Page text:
• About Heavy Hands Ink

Crescendo by Davon Loeb is Out Now- and you should read it.

Hello Knockout Artists,

A few months ago, I got an e-mail from Davon Loeb. I’d published a few of his poems, and generally liked all of his work that I had seen. He asked me if he could author an HHI chapbook. If you look at the previous HHI chapbook authors- Kevin Heaton, David McLean, Michael Frissore, Gary Beck, and Emma Eden Ramos, there is a prevailing theme; they’re all f***ing awesome. I’m picky about who I do chapbooks for. Despite liking all of Davon’s work, I told him that I wanted to see a sampling of ten poems. If he hit ten home runs, I’d publish it. Not, “hey man, if some of them are okay I’ll publish it and maybe we’ll make a few bucks.” Ten home runs. Davon did it. When he sent over the manuscript, I was blown away. Davon put his insecurities aside, put himself on the line, and he got an opportunity. He made the most of it. It is on that note that I present to you “Crescendo.” The links are at the bottom of the post, but I would like to encourage you to read this interview with him first. When he e-mailed back the interview, he apologized for taking a while and said that it was because, “I’m a bit of a perfectionist.” No shit. Davon is talented and takes his time to craft his work. There is no unnecessary wordage or questionable line breaks. It is crafted wonderfully. Anywho, enjoy!


What should we, the readers, know about Davon Loeb the man?

Since I was child, I have always taken of creative route. If it wasn’t painting, producing music, or writing, my life has been defined by my creativity. Currently, I’m extending that creativity to everyone around me. I teach Language Arts, and my classroom focuses on exploring students’ creativity through their writing. I hope to inspire my readers and my students to tell their own stories. It seems that everything I do in life brings me back to my passion for writing.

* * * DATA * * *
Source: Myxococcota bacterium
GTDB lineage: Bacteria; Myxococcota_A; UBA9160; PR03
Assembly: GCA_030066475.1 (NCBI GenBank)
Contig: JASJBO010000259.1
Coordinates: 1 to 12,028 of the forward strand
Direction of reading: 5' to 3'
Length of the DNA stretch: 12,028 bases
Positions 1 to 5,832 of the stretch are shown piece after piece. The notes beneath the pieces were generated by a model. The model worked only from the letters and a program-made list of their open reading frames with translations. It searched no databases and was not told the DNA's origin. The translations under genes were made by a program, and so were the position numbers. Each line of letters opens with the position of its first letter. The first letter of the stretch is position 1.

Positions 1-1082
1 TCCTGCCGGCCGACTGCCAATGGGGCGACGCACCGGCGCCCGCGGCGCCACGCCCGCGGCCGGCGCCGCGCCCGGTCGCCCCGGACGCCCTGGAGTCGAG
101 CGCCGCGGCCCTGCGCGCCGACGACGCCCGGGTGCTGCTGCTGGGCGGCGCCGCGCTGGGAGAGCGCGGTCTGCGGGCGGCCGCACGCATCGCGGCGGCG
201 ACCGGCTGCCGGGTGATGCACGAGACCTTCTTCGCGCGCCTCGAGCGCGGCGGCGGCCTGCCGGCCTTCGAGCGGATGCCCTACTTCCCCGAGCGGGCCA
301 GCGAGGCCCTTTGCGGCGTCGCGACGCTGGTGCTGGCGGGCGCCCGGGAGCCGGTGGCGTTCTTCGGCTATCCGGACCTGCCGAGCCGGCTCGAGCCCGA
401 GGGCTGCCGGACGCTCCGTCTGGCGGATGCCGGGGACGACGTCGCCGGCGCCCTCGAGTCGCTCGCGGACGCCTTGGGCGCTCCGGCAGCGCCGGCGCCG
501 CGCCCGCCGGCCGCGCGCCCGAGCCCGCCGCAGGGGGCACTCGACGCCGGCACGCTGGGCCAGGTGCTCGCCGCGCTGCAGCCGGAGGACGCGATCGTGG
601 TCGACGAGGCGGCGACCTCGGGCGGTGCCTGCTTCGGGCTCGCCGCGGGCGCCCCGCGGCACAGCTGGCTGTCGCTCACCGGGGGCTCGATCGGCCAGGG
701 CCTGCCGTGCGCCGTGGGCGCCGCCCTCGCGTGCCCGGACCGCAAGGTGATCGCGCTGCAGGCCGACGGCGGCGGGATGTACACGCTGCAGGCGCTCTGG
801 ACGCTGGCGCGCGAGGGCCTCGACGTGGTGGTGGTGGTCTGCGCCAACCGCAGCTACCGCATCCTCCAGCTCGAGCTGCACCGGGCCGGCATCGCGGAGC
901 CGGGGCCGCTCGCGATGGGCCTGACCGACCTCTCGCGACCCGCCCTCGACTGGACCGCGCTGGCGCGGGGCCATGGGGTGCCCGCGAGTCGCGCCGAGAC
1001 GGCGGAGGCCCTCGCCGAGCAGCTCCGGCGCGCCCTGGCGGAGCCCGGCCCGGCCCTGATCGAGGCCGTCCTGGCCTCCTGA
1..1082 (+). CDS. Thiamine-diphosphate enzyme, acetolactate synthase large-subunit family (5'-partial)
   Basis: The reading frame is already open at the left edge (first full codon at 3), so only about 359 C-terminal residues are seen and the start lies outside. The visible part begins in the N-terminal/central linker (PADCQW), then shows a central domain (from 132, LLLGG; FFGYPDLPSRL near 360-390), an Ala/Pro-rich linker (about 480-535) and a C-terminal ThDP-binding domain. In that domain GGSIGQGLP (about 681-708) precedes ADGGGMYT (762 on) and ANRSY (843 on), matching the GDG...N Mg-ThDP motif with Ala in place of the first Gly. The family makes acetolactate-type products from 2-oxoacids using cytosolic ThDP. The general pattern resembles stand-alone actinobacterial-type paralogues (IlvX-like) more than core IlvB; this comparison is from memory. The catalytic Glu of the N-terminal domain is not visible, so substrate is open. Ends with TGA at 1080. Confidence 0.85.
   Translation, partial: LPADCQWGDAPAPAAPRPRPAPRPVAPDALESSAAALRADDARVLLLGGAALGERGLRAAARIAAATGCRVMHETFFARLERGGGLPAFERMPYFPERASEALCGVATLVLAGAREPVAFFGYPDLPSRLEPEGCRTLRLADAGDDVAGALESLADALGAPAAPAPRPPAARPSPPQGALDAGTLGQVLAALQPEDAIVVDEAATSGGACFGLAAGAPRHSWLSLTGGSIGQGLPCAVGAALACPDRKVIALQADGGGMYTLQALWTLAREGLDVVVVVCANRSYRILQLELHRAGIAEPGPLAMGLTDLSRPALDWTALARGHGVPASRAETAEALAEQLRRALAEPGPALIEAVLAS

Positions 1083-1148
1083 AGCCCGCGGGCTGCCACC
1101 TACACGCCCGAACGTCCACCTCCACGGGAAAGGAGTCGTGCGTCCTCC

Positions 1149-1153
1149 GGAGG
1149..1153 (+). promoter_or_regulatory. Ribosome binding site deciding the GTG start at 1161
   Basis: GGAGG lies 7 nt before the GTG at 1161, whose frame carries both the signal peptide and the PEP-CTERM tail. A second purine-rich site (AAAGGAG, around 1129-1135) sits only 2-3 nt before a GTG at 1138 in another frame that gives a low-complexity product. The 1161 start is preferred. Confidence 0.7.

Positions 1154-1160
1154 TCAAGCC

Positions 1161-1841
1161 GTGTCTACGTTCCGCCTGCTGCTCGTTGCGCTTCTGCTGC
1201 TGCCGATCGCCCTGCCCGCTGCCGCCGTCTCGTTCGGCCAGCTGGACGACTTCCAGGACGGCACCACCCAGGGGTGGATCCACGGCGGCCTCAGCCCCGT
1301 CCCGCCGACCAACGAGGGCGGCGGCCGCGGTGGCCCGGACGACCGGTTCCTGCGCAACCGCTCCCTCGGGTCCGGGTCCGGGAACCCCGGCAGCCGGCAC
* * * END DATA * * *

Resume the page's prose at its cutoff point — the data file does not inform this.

Who are some of your favorite writers?

Although I have many favorite writers, I would have to choose Pablo Neruda, Allen Ginsberg, and Arthur Miller. Pablo Neruda is one of the smartest poets I have ever read. I love how he uses every word to express a point, nothing is accidental. Allen Ginsberg makes me feel sensitive to everything around me; he describes the simplest things with eloquent grit and sophistication. Arthur Miller finds a way for his readers to identify themselves with his characters, each one is relatable. I’ve tried to make a collage of these authors through my writings.

What inspired you to put this collection together?

My perception of life reached a musical height where I needed people to experience it. I knew I had something good, so I kept writing until someone could hear the music too.

Describe the typical process you go through when writing a poem.

Random metaphors, images, or ideas jump in my head, normally while I’m driving or listening to music. I jot it down and design the poem around the idea.

Would you say that there is a certain theme to this chapbook? If so, what is it? What
issues do you touch on?

Humanity and its microscopic stimuli, I wanted to reach as many people and their experiences as I could.

I got positive feedback from readers on your work in NitTwitts: A Collection of Twitter-Length poems. Namely, the poem “1.5 Ounces.” It is accessible yet profound. With how much importance do you view accessibility?

I want my readers to understand my poetry. One of my college professors said the hardest thing to do is write a simple metaphor and let it explain itself.

What are your favorite unpublished pieces in this collection?

Some of my favorite pieces in the collection are unpublished. “Distinguished Scents” has been one of my favorite poems for a long time, but no one else seemed to enjoy its humility. The poem, “Bastard” told a story about the man I never want to be, it was a very calming moment when I finished it. “Aunt Mildred” was a lot of fun to write because all my readers know a real Aunt Mildred.

What is it that made you want to do this chapbook through Heavy Hands Ink?

I have never worked with a publisher like Heavy Hands Ink. Writing the one hundred and fourty legth poems for NitTwitts: A Collection of Twitter-Length poems, was challenging, but it helped me dive into places of inspiration where I had never been. It gave me the confidence to present my collection months later. Heavy Hands Ink told me my work had a lot to offer; I don’t think I’ll ever forget that moment.


Davon does have a lot to offer. Take him up on that offer.

Here’s the ebook:


Here’s the print version:




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